The Administrative Core for the project entitled "Modeling Host Responses to Understand Severe Human Virus Infections" will provide support to the Research projects (RPI: Influenza and Ebola virus research; RP2: West Nile virus research project) and the other project cores (Core A: Proteomics, Metabolomics and Lipidomics Core;Core B: Computational Modeling Core;Core C: Data Dissemination and Resource Sharing Core) and coordinate project activities. The overall objective of the project is to characterize host cell responses that determine the outcome of potentially lethal viral infections. As Principal Investigator and Leader of the Administrative Core, Dr. Yoshihiro Kawaoka will be responsible for the overall project and for meeting the objectives outlined. The Administrative Core will (1) assemble the staff needed to meet the objectives outlined in the project proposal, ensuring the expertise and commitment is commensurate with project goals;(2) identify milestones and establish timelines which will be reviewed frequently to keep the project on target;(3) oversee budget resources to. optimize outputs and ensure spending is appropriate;(4) foster good communications among members of the projects and cores via regular webcasts, in-person meetings and frequent email contact, and provide regular interaction with the NIAID Project Scientist and the Steering Committee;(5) support the data management and resource sharing objectives, curate the Laboratory Information Management System (LIMS), ensure data sharing within the project is optimized, and that data and resources are shared promptly via a public web portal for data and public repositories for data, analyses, software, models and biological resources;(6) develop a Training Program to help other infectious disease researchers learn about OMICs approaches and (7) establish a Pilot Research Program to fund short-term innovative projects relevant to the project.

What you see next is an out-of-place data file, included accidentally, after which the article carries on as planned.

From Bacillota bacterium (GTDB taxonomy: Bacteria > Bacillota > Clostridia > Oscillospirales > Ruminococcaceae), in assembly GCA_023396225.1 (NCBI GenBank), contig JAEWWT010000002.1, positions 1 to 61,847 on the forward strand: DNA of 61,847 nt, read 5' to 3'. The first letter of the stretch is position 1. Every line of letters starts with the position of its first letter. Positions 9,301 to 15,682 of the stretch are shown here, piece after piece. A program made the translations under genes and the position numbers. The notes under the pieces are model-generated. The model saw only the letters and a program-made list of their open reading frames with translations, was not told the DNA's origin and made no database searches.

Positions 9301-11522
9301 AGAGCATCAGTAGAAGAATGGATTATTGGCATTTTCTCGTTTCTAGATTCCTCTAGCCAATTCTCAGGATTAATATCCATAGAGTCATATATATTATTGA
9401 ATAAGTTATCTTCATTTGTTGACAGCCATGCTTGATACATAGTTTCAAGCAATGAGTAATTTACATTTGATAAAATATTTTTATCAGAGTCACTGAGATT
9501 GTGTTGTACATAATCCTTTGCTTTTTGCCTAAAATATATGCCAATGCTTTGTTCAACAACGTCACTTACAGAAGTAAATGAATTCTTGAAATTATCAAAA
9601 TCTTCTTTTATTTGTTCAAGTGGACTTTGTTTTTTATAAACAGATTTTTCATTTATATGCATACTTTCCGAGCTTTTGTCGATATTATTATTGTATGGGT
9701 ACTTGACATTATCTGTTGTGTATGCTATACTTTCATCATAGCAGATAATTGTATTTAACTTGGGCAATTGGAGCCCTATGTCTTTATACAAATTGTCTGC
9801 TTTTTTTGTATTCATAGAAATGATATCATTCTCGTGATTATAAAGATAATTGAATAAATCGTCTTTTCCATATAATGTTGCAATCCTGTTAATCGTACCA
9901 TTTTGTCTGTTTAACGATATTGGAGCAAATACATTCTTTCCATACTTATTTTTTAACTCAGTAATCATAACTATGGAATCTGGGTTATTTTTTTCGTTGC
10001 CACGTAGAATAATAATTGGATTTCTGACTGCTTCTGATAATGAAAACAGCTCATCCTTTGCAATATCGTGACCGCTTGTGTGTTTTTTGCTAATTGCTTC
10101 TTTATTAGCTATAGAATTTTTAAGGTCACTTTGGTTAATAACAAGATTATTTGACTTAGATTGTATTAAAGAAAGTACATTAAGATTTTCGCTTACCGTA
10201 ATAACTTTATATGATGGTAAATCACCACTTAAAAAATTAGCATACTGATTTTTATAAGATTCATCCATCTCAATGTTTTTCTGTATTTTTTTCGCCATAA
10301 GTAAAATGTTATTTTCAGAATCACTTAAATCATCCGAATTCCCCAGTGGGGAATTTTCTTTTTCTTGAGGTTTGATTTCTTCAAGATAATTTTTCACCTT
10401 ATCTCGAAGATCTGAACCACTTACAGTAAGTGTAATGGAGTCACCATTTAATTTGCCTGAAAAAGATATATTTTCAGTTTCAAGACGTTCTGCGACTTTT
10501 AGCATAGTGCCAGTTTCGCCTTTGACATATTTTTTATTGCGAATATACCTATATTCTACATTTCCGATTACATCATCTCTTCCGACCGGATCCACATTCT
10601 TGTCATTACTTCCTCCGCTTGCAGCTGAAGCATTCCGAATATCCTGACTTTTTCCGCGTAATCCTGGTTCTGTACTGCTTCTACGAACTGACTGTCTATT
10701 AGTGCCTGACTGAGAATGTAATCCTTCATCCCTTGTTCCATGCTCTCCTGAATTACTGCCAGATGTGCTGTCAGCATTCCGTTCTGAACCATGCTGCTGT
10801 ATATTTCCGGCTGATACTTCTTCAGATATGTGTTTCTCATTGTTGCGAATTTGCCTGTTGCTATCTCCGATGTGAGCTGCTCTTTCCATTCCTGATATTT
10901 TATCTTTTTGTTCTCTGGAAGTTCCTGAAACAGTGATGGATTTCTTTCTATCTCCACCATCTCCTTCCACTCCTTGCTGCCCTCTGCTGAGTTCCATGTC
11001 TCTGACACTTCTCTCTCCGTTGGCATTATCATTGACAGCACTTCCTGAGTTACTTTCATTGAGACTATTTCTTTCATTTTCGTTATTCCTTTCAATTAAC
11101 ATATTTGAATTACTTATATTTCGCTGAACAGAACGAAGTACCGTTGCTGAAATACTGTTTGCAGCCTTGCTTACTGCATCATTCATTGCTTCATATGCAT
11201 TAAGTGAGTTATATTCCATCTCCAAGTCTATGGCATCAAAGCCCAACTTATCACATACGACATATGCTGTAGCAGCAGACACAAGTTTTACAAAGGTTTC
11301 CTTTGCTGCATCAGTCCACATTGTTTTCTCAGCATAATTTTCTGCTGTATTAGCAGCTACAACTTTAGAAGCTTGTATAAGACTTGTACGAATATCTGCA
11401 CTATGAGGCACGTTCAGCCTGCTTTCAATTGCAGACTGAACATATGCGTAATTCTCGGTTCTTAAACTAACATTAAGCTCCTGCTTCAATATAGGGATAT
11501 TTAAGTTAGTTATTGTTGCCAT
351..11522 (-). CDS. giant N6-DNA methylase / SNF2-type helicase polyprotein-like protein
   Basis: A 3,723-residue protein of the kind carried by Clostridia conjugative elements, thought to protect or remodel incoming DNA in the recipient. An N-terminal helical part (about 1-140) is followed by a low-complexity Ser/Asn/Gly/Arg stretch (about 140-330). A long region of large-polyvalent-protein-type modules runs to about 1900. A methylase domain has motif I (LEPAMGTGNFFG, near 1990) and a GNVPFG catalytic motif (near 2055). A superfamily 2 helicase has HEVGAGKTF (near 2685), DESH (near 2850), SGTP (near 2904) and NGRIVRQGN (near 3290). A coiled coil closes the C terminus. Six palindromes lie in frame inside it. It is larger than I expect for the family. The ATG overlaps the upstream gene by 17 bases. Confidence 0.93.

Public Health Relevance

Comprehensive and innovative approaches to determining host response to infection by highly pathogenic viruses will lead to a better understanding of these serious diseases and support the development of improved therapeutics.

National Institute of Health (NIH)
National Institute of Allergy and Infectious Diseases (NIAID)
Research Program--Cooperative Agreements (U19)
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Special Emphasis Panel (ZAI1-EC-M)
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University of Wisconsin Madison
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Thackray, Larissa B; Shrestha, Bimmi; Richner, Justin M et al. (2014) Interferon regulatory factor 5-dependent immune responses in the draining lymph node protect against West Nile virus infection. J Virol 88:11007-21
Menachery, Vineet D; Eisfeld, Amie J; Schäfer, Alexandra et al. (2014) Pathogenic influenza viruses and coronaviruses utilize similar and contrasting approaches to control interferon-stimulated gene responses. MBio 5:e01174-14
Diamond, Michael S; Schoggins, John W (2013) Host restriction factor screening: let the virus do the work. Cell Host Microbe 14:229-31